Trust can transform conflicting interests into cooperation. But how can individuals know when to trust others? Here, I develop the theory that reputation building may signal cooperative intent, or ‘trustworthiness’. I model a simple representation of this theory in which individuals (1) optionally invest in a reputation by performing costly helpful behaviour (‘signalling’); (2) optionally use others’ reputations when choosing a partner; and (3) optionally cooperate with that partner. In evolutionary simulations, high levels of...

Data from: Assessing spatial patterns of soil erosion in a high‐latitude rangeland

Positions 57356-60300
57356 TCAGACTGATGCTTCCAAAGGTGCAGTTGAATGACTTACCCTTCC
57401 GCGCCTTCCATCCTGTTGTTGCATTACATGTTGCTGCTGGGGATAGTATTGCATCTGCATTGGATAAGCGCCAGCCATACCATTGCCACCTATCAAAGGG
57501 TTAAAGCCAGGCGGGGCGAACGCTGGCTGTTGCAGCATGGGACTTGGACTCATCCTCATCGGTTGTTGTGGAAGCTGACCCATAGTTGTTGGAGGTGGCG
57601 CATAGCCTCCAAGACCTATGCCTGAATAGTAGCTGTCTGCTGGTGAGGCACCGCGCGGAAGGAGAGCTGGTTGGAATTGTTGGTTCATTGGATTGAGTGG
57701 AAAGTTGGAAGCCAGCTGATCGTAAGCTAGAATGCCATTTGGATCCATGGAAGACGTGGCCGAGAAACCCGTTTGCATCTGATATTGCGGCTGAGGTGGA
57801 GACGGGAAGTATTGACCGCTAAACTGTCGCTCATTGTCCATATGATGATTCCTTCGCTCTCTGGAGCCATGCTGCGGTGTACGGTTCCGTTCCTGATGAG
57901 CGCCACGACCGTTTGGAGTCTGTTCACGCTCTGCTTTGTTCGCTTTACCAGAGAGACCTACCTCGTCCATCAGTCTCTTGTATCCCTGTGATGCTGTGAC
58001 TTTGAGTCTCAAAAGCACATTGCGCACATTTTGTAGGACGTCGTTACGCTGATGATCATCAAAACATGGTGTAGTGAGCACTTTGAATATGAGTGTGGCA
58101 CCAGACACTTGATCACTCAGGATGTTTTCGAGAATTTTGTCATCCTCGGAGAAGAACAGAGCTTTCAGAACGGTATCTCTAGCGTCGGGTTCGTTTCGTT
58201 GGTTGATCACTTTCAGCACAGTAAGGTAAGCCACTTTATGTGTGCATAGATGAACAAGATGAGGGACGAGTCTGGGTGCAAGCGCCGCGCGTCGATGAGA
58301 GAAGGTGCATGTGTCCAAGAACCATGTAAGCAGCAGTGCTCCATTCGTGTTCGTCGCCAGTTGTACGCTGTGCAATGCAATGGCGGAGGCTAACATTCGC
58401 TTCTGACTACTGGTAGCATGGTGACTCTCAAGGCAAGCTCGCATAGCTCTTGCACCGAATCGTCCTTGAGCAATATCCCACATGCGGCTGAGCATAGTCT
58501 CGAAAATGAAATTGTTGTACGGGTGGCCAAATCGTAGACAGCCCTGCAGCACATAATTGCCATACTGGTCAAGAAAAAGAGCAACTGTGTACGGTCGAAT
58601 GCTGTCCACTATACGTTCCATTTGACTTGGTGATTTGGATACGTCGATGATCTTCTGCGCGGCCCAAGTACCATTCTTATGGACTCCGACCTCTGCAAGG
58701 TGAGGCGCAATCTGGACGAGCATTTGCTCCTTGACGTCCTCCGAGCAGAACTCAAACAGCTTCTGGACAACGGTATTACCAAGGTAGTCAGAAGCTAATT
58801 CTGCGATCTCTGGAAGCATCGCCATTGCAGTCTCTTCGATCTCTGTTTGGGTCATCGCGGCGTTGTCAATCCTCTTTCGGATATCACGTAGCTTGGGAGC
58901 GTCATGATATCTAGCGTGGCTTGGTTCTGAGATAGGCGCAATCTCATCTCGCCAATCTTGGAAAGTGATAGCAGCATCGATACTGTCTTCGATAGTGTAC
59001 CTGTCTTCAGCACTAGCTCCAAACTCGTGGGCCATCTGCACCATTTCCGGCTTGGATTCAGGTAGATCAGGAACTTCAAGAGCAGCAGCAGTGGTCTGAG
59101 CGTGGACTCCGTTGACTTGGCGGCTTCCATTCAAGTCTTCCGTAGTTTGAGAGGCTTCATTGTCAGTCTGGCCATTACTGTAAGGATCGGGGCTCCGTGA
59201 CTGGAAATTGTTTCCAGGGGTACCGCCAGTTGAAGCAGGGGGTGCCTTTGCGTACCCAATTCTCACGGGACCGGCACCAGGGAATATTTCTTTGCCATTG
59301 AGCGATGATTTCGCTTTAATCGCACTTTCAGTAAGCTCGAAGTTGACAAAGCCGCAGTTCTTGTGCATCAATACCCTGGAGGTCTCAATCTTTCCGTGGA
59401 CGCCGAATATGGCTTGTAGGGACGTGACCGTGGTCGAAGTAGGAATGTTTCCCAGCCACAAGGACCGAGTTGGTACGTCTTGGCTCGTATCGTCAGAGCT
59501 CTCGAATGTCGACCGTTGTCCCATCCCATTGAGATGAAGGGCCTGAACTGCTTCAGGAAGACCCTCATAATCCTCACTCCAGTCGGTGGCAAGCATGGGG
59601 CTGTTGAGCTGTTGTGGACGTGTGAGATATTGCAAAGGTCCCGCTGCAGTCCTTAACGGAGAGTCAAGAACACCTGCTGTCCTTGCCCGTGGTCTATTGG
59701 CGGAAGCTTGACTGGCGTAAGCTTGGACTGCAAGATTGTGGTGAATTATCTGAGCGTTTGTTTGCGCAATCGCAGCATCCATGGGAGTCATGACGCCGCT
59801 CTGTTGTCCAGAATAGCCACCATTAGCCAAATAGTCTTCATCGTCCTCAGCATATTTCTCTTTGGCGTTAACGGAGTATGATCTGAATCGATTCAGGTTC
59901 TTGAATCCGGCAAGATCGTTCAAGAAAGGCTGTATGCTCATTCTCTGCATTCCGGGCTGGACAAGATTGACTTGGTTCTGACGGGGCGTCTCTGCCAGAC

Richard T. Streeter & Nick A. Cutler
High‐latitude areas are experiencing rapid change: we therefore need a better understanding of the processes controlling soil erosion in these environments. We used a spatiotemporal approach to investigate soil erosion in Svalbarðstunga, Iceland (66° N, 15° W), a degraded rangeland. We used three complementary datasets: 1) high‐resolution UAV imagery collected from 12 sites (total area ~0.75 km2); 2) historical imagery of the same sites; and 3) a simple, spatially‐explicit cellular automata model. Sites were located...

Registration Year

  • 2020
    14

Resource Types

  • Dataset
    14

Affiliations

  • Newcastle University
    14
  • Ghent University
    2
  • James Hutton Institute
    2
  • John Carroll University
    1
  • Bangor University
    1
  • Queen's University Belfast
    1
  • Research Institute for Nature and Forest
    1
  • Xiamen University
    1
  • University of Strathclyde
    1
  • Centre for Ecology and Hydrology
    1